This past weekend we went out to eat. I picked a restaurant that is in a plaza of restaurants by the Pond (ok fine, Honda Center). As we pulled into a very packed parking lot, I remembered that the Ducks were playing a big game that night. Sidenote: I love me some hockey. I'm hoping that if Rick Santorum actually becomes president, my love of hockey will ease my transition into becoming a Canadian because I will be getting the eff out of dodge if that happens. Ok, enough side rant about politics and hockey.)
Anyways, every restaurant was packed so we ended up going to this Irish pub that is a bar and restaurant with emphasis on the bar. It was very "You have a baby. In a bar." It took forever to get a table and forever for the waitresses clad in mini plaid skirts, tight tops and knee hi socks to notice us. Leo was quickly approaching flipping his toddler shit mode and I was crafting my acceptance speech for mother of the year for bringing my kid to a bar with scantily clad waitresses.
Finally, one of the waitresses paid attention to us, got our food, going, and made sure we had everything we needed for Leo. My husband remarked, "she must have a kid." You can totally tell when wait staff have kids. They just get it. The waitress as a mom got me thinking, I asked my husband, "so she's a working mom, do you think she spends lots of time and energy thinking/writing/talking/reading about being a working mom."
His response - "no you psycho-freak." Hmm, a simple no would have sufficed. The point is he thinks I spend too much time worrying and thinking about being a working mom. And I do spend a lot of time on this subject. I write about it, I read about it, I talk to other working moms about it, I talk to non-working moms about it. I went to my book club meeting today where I was the only working mom and I specifically told myself that I would not talk about it. Then I ended up making a working mom blogosphere reference.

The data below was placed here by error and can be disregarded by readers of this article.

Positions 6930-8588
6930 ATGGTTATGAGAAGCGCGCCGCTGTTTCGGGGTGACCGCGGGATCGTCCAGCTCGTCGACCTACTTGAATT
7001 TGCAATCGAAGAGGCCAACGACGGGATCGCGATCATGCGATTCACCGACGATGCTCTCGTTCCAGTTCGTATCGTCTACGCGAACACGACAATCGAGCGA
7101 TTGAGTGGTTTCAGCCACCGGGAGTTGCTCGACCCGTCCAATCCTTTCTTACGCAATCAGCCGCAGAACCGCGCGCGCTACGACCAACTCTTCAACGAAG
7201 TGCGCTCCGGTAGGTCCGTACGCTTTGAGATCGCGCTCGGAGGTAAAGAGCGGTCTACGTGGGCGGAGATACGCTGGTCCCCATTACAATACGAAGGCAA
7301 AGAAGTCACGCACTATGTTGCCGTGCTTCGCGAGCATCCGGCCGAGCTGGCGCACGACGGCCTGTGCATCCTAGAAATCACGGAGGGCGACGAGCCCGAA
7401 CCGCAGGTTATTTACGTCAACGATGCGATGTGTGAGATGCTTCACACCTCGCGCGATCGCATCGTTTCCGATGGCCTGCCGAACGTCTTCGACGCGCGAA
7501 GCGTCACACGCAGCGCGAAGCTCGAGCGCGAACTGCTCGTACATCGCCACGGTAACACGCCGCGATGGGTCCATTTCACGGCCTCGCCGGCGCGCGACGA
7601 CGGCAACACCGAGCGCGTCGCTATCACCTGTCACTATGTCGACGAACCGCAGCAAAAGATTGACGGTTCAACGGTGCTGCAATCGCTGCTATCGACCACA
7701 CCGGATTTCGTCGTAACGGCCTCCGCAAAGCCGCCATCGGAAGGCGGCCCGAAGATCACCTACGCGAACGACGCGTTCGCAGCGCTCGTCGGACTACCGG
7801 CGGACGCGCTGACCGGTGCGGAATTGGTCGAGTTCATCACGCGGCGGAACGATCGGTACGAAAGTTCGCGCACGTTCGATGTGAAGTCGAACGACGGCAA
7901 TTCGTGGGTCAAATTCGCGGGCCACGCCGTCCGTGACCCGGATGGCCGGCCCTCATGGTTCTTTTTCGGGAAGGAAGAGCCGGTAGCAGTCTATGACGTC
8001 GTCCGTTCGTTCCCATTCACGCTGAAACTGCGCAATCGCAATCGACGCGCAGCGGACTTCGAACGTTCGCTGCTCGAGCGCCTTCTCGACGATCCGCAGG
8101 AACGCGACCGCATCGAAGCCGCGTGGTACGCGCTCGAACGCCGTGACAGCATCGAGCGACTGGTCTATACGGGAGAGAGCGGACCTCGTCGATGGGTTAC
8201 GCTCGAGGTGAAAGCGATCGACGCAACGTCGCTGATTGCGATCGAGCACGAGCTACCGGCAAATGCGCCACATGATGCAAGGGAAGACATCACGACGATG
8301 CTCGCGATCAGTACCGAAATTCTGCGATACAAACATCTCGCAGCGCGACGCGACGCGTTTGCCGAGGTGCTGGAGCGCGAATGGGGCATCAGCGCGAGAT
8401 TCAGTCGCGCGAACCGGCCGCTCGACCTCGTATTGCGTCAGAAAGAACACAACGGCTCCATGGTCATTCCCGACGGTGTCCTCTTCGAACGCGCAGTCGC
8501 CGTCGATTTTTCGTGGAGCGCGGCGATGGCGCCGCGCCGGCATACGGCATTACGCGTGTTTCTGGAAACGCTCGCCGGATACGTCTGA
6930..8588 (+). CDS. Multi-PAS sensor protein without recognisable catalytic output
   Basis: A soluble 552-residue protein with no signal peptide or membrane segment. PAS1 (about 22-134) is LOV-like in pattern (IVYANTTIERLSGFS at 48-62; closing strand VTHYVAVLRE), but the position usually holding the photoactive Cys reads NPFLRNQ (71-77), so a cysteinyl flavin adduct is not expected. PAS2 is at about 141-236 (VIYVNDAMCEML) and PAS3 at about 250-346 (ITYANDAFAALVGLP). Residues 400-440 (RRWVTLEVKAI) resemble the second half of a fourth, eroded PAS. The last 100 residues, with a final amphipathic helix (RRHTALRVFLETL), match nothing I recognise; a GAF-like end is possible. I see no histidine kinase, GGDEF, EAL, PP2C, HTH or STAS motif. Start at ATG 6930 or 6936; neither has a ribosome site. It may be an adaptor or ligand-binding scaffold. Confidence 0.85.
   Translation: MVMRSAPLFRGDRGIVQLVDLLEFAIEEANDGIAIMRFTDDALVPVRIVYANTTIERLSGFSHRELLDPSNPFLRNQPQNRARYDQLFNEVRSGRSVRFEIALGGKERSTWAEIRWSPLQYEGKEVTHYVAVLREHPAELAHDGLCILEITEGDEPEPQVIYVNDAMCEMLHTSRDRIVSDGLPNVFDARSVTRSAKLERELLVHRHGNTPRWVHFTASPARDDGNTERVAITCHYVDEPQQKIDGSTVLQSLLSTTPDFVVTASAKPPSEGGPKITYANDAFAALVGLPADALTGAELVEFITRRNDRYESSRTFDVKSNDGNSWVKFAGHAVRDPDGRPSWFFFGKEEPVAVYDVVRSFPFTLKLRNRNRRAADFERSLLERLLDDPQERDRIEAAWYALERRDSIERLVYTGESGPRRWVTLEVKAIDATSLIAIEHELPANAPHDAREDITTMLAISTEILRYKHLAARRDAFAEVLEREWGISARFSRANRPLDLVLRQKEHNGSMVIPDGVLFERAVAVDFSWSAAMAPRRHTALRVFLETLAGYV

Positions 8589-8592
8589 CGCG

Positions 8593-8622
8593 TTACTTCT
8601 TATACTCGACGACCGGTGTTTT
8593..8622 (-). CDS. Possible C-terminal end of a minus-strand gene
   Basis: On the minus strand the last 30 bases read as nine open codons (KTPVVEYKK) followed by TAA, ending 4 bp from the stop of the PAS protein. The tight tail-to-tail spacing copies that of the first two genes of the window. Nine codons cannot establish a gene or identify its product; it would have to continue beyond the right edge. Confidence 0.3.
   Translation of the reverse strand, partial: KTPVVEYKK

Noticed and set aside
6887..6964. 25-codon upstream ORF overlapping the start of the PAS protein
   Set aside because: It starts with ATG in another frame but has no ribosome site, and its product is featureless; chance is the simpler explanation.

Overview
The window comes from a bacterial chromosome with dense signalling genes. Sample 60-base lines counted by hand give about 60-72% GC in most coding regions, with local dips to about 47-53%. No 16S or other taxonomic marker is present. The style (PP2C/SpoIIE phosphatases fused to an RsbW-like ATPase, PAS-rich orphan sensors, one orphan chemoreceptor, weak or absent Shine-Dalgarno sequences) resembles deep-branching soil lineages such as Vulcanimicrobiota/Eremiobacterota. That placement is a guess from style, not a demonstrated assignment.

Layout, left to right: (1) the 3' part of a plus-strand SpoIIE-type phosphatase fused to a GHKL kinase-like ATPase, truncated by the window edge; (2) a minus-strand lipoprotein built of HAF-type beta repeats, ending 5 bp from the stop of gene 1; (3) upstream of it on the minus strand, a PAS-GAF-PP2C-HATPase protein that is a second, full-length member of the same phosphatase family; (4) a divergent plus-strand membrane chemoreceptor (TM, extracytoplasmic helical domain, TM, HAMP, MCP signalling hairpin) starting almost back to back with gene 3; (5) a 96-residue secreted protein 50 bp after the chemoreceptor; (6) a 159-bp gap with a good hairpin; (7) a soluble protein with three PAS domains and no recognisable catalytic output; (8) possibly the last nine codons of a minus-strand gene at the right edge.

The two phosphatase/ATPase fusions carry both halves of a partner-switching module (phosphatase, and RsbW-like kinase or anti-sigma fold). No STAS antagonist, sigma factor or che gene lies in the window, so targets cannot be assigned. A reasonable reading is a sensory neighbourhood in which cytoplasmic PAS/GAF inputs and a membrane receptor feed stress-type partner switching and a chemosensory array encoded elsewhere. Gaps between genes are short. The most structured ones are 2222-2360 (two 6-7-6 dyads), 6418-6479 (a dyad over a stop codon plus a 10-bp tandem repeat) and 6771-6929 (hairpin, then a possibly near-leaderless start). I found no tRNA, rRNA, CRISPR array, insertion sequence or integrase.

I know I talk about it a lot. But the thing is I need to talk about it a lot. I need to talk (or blog) how I feel about it because I have a lot of feelings about being a working mom. I talk about it a lot in an attempt to help other working moms who might be feeling the same things and think they are alone. I know how heart-wrenching it is to leave your baby in the care of others and I know that it gets better. I read about it a lot in order to see how others make it work and to know that I am not alone. Hearing other women support each other in this role is inspiring and comforting.
I don't think that one can just do the whole working mom gig without talking about it. There is just too much going on. The guilt, the lack of guilt, the routines, the judgment, the lack of support, what support works, the list goes on and on and on. I think that women talking about their roles as employees and mothers furthers the advancement of work places that respect both.
So maybe my husband thinks I'm crazy for being obsessed with being a working mom. I say that all my talk helps me do what I do and there are many other things that make me crazy. Like me not letting Leo touch the toys at the children's hair salon because I thought they looked too dirty. Now that is being a psycho-freak.